This year’s NGPA Winter Warm-Up Conference in Palm Springs was a new beginning for the event, and for the organization itself. Held at the newly renovated Riviera hotel, the space was a welcoming refreshment compared to previous years, and in a way the new, sophisticated location was perfect for bringing in 2020 and the new decade.
Overall, some of the messages and themes remained the same, but the mood of the conference had an increased sense of confidence signaling that, in its 30 years of existence, the NGPA is making remarkable headway in fulfilling its mission of increasing inclusion of the LGBTQ community within the airline industry.
As all the exhibitors, presentations, galas and contests provided a ton of activity, the conference kept its sharp focus on ultra-inclusivity, educating the masses about LGBTQ issues, and utilizing the outpour of support from sponsors like Envoy.
Our Company’s Commitment
With the shared goal of hiring enthusiastic pilots and employees into the aviation industry, Envoy and the NGPA collaborated on many occasions throughout the conference. Beyond our Diamond Elite sponsorship level, Envoy also contributed a $6,000 Advanced Flight Training scholarship won by Embry-Riddle alumnus Angie Dickerson.
For the many student pilots in attendance, Envoy held a special luncheon where we offered career advice, handed out a backpack full of high-quality swag to every attendee, and honored our hard-working Cadets who have taken advantage of Envoy’s career path to flying for American Airlines.
In addition, Envoy’s very own First Officer Swayne Martin gave a presentation highlighting his meteoric rise to success on YouTube, where he has over 133,000 subscribers. Like the consummate young professional he is, Swayne offered personal advice to the LGBTQ community about navigating a career as a gay pilot in today’s climate on social media, as well as shared his unique aviation story and his future goals.
Swayne, along with Envoy, are proud to be so heavily involved in the NGPA – our Partnerships and Outreach Manager Martin Rottler and First Officer Alex Kenning currently sit on the board of directors, and First Officer Scott Lebovitz co-chairs the Allies Committee. It all comes down to supporting those in the LGBTQ community, and pitching in to help make the aviation industry a more inclusive place.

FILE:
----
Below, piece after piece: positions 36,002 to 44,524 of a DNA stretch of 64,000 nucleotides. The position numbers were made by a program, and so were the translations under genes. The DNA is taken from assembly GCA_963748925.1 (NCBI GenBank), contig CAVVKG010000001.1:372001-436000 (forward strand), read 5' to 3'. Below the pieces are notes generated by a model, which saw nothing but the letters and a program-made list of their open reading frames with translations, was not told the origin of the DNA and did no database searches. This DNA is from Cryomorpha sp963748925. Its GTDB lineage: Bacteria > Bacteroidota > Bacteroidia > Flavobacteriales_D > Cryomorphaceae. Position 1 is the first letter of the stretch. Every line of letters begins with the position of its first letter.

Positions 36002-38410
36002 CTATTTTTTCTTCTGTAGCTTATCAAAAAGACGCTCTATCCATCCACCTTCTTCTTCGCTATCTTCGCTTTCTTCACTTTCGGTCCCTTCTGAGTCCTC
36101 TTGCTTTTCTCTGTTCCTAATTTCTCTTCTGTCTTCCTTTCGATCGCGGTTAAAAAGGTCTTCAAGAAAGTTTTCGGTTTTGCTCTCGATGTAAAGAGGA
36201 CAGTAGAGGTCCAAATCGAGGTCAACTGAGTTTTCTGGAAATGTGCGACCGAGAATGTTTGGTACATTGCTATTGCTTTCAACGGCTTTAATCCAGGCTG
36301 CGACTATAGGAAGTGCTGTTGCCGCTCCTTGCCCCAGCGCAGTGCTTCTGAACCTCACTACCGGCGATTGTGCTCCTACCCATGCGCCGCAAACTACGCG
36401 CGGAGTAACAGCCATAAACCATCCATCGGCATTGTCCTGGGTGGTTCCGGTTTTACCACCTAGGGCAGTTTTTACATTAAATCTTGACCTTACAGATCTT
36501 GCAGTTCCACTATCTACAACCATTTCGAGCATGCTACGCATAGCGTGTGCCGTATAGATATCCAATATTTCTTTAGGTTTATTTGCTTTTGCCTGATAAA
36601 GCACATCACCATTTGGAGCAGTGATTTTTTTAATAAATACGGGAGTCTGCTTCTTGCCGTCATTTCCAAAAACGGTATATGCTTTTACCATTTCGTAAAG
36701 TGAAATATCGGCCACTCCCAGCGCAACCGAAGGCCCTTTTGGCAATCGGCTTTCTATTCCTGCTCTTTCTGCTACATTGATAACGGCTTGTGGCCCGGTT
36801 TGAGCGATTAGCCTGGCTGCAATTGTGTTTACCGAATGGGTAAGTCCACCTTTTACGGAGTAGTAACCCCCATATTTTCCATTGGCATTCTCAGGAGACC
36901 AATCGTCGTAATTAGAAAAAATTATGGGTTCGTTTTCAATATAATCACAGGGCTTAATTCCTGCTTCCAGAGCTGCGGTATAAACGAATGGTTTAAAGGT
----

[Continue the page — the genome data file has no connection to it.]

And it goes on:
“Part of something bigger”
NGPA Operations Manager Luke Schneider said that apart from garnering over $150,000 in scholarships for aviation students, the organization’s main focus is to create a diverse and inclusive environment within the airlines. In turn, this increases safety on the flight deck by educating others about the inclusive language needed to accomplish this goal.
Luke, who is not a pilot but an airplane enthusiast, notes the important social impact the NGPA has on the industry.
“We want our LGBTQ pilots, mechanics, flight attendants, and whoever else to feel like they’re not alone, but rather that they’re a part of something bigger,” Luke said. “That way we’re all aware and inclusive of all demographics, especially minorities.”
During the Women’s Committee breakout session, a common theme that kept coming up was the idea of putting themselves in a box in order to conform to society. Part of what the Winter Warm-Up and NGPA provide for those feeling like they can’t be their true selves, is the support and courage to overcome isolation and enter themselves into the world.
“The NGPA is here to make life better through the beauty of community,” said former NGPA Vice President Jan Anderson, an American Airlines Captain. “We want to create a safe environment for people to get out of their box, and bring positivity back into their lives.”
“Listen and grow”
Alyssa Ciardiello, a 22-year-old Flight Instructor, agrees with Jan that the fundamental purpose of the NGPA is to help people be themselves, especially in the workplace. That’s why she started the NGPA chapter at Embry-Riddle University in Daytona, where her dedication earned the David Charlebois Memorial Scholarship.
“It’s important for people to feel comfortable at work,” Alyssa said. “When people are happier in life, they become better employees, so it’s in the company’s interest as well to be inclusive of minorities and the LGBTQ community.”
Everyone deserves to feel comfortable in their own skin, and to be given the opportunity to succeed in their career – those don’t have to be mutually exclusive. That’s how organizations like the NGPA benefit everyone, not just the LGBTQ community.
It gives the industry a chance to view life through other people’s eyes, and realize that, in this industry, we’re all connected by our love of air travel.
“It starts with listening to one another,” said Alyssa. “Everyone has a unique story, and if you listen to them to understand where they’re coming from – include them in the conversation – the more you grow as a person. Even when you think you don’t have anything in common, you just have to look harder and find out that you have more similarities than you thought.”